I recently bought a car without the seller disclosing that the car was salvaged. Wasn’t it his obligation to tell me?

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I recently bought a car without the seller disclosing that the car was salvaged. Wasn’t it his obligation to tell me?

I helped my mother buy a car from a supposed ‘friend’ of the family. He never
disclosed that the vehicle was salvaged. He wanted the high blue book value
and requested a cashier’s check. When we had the check in hand, we sat down
to fill out the paperwork. I never noticed the the title said damaged on it, trusting
this individual. My mother is 83 years old and has lapse of memory. When she
went to register the car, she found that it was salvaged, I did not go with her.
She did not understand too well as English is not her primary language. She
did what she was told, including going to get it smogged because that was not
done either. She then registered the vehicle. When she told me, I immediately
called the seller. It’s been almost a week now with me going back and forth with
the seller. He is using excuse after excuse to not pay the full amount even
though he agrees to one thing and then comes back trying to negotiate the price
down. We paid 5,000 for a 2006 Cadillac STS plus 50 for a smog certificate
and 403 for the registration. We’ve gone back and forth over the registration.
I’ve tried splitting it in half, then just agreeing to 5,000 plus 50 smog
certificate. He instead is accusing my mother of causing 2,700 in damages to
the car which he says that he’ll overlook so long as we pay to register the car
back in his name. Do we have a case? I cannot trust what this man is saying at
all nor agreeing to since he seems to keep on trying to lower the amount that he
has to return to us. The car is worth at most 2,500 being that it’s salvaged.
Help!!!

Asked on April 26, 2018 under Business Law, California

Answers:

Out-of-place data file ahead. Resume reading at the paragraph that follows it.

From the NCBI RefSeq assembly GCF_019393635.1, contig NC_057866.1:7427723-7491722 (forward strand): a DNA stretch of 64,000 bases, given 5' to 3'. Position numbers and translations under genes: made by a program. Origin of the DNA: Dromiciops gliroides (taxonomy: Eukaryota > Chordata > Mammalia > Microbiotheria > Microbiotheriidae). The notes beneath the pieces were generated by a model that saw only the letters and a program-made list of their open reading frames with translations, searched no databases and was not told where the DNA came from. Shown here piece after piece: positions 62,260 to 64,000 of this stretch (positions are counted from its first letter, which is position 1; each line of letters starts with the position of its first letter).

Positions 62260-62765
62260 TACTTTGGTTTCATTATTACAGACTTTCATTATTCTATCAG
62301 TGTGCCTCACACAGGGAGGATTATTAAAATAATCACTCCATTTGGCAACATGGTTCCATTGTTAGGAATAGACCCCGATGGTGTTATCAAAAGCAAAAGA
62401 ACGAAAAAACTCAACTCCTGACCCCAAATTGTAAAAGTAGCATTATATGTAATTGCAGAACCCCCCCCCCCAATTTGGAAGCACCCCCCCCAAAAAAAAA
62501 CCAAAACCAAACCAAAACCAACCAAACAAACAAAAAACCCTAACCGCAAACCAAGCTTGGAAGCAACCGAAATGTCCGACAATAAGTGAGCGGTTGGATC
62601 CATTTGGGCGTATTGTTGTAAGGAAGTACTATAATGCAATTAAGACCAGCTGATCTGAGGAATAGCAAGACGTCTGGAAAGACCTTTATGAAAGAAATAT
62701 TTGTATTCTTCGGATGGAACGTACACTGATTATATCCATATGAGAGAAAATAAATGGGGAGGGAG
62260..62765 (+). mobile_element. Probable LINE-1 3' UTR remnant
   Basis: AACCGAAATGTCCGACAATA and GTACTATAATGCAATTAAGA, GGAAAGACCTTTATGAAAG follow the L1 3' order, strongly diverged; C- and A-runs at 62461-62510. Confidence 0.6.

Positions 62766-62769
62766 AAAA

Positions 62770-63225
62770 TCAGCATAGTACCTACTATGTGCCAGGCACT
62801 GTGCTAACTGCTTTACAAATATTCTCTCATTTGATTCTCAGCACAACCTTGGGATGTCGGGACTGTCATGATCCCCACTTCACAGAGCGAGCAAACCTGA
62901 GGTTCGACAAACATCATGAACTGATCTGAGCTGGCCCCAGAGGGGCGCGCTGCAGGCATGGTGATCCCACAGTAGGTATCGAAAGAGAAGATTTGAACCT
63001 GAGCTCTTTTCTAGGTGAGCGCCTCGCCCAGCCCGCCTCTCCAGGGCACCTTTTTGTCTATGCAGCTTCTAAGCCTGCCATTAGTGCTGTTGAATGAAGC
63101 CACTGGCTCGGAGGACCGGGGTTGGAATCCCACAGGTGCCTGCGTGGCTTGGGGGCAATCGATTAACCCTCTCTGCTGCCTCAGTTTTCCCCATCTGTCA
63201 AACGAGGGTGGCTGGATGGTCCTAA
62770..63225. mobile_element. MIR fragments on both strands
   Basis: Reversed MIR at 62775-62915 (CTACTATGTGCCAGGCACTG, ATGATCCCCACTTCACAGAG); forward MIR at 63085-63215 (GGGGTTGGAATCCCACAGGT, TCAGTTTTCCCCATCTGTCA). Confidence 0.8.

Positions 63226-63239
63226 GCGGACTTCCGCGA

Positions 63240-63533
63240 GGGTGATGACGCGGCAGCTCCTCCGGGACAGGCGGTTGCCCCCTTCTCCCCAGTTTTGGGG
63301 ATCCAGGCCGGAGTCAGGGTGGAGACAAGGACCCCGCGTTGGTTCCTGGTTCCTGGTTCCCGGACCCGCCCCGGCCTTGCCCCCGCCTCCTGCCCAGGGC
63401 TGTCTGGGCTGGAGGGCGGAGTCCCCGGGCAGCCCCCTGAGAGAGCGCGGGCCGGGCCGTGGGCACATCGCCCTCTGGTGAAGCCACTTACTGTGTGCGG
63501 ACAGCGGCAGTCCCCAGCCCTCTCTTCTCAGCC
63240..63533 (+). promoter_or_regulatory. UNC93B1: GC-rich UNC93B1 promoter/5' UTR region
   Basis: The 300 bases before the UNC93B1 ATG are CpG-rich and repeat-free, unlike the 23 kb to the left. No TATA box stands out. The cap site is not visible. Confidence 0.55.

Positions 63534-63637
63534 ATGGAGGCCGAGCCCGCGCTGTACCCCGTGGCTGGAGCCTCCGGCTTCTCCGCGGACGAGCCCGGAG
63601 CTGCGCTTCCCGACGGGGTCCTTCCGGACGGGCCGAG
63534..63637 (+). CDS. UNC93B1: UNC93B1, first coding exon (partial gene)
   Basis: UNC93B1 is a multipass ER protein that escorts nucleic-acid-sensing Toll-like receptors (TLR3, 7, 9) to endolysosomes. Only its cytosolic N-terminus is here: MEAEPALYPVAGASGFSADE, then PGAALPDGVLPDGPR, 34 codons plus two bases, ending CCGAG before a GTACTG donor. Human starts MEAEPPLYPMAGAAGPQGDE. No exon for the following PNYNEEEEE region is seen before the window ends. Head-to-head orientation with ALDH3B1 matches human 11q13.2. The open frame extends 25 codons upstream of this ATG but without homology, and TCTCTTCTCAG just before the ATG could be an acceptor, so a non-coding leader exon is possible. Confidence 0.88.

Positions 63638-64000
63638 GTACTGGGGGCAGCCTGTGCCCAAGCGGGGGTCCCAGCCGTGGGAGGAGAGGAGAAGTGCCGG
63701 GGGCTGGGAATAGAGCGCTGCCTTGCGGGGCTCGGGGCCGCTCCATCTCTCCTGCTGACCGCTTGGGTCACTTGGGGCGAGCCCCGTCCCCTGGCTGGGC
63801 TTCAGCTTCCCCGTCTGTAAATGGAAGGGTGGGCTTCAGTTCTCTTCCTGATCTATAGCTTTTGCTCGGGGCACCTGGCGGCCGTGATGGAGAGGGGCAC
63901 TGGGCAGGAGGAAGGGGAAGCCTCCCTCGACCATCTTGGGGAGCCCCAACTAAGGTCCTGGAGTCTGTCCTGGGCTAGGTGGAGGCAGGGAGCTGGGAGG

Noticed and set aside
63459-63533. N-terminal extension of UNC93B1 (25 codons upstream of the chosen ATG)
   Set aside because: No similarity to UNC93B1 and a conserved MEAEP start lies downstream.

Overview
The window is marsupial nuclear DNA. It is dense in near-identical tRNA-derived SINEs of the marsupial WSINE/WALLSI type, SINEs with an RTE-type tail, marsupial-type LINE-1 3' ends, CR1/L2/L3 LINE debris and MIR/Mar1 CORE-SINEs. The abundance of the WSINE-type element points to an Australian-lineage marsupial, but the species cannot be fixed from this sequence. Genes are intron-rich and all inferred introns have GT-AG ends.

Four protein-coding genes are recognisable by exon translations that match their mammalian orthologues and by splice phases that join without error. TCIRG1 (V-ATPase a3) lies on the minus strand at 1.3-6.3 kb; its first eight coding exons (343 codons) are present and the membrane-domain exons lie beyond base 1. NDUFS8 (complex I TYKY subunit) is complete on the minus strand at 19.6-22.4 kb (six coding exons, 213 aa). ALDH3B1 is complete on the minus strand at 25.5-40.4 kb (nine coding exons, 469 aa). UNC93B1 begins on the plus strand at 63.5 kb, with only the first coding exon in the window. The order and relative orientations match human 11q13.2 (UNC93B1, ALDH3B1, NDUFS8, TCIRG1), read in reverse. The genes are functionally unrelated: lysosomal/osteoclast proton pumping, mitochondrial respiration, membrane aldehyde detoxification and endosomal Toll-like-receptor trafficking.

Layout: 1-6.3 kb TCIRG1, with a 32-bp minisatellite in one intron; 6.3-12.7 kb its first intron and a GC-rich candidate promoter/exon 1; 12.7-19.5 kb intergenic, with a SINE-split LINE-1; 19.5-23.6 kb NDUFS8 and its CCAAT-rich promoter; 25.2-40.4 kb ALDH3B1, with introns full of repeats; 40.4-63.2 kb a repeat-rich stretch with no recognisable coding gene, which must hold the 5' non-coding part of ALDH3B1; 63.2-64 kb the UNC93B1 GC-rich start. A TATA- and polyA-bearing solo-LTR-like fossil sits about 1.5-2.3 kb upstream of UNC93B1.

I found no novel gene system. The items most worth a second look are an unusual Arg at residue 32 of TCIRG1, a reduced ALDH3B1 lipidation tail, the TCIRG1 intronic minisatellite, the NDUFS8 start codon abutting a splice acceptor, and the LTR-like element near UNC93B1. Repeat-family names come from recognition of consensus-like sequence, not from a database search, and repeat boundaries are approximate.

SJZ, Member, New York Bar / FreeAdvice Contributing Attorney

Answered 3 years ago | Contributor

Fraud is when someone misrepresents (including by omission, or failing to state) a material, or important fact, upon which you reasonably rely in deciding to enter into the transaction. He should have disclosed that the car was salvaged, and a failure to do so *could* be fraud. The issue is whether your reliance on what he said was "reasonable." You write that when you filled out the paperwork, you never noticed that the "title said damaged." If the title clearly said "damaged" and was in front of you (i.e. not hidden or concealed from you), then it would not necessarily be reasonable to rely on what the seller did or did not say, since you had access to a document stating the true state of affairs. That you did not "notice" this is not relevant if a reasonable person *could* have seen that the title said damaged--you are held to the standard of what a reasonable person would do, not you in fact did in this case. 
Based on what you write, you *may* have a fraud case--a case for monetary compensation  (such as in an amount equal to the difference between what you paid and what the car would be worth with damage) or even possibly recission (return car, get money back)--based on his misrepresentation; but it's also possible that having had a chance to see on the title that the car was damaged, that a court would hold that you could not reasonably rely on what you were told and should have relied on the title instead, negating the fraud. It depends on how prominent the indication of damage was on the title and how a given judge (if you were to sue) views the situation. So all we can say is that you might have a viable case--but we can't say for certain that you do.


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